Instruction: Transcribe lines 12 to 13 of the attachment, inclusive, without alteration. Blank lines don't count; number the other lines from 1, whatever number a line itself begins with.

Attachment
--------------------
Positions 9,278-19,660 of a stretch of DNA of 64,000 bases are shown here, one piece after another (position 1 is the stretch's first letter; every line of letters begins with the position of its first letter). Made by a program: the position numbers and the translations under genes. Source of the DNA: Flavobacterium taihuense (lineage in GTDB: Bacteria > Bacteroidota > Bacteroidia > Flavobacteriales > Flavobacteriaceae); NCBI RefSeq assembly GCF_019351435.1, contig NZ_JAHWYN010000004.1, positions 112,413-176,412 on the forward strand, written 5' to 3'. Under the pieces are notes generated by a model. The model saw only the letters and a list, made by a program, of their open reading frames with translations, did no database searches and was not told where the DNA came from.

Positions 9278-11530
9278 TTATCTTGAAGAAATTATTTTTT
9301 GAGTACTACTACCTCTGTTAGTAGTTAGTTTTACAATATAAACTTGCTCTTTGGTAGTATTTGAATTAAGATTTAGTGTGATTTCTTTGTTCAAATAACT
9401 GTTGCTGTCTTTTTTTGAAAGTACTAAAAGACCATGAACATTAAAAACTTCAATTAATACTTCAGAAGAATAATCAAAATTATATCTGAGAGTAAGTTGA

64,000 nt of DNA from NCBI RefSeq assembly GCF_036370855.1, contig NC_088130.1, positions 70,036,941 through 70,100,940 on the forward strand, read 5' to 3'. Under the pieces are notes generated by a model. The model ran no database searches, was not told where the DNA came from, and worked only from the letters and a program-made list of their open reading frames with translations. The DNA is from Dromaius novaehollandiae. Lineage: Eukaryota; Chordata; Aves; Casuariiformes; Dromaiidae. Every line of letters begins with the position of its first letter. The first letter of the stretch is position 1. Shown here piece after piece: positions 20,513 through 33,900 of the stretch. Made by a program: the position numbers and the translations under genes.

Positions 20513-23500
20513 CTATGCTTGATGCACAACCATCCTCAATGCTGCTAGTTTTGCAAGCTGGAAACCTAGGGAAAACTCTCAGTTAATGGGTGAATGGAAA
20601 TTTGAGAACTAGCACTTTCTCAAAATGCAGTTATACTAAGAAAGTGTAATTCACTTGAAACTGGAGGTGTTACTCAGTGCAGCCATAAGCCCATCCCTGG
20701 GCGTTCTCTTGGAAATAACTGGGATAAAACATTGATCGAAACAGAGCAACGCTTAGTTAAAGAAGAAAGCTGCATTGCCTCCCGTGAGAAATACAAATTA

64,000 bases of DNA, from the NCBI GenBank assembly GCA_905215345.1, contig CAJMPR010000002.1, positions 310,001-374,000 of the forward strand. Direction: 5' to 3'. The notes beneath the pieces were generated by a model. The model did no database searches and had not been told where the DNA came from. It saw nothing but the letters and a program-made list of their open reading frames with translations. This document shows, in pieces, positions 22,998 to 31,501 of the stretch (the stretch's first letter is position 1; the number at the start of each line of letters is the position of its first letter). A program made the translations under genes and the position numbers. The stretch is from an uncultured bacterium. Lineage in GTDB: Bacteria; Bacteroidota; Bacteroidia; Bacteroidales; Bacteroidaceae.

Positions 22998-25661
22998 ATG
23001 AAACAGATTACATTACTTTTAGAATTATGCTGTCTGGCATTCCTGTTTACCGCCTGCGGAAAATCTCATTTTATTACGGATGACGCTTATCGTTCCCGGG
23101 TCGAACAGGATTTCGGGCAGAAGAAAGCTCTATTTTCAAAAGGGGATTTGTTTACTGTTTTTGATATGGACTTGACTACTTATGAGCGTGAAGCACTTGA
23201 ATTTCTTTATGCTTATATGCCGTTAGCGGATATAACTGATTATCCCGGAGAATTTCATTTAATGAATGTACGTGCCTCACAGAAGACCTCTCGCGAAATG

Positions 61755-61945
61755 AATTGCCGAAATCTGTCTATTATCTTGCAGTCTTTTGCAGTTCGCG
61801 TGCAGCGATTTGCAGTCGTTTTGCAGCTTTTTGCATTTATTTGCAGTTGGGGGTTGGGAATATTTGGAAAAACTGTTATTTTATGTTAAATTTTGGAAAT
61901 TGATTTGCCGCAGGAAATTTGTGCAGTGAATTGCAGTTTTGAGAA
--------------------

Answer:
Positions 22998-25661
22998 ATG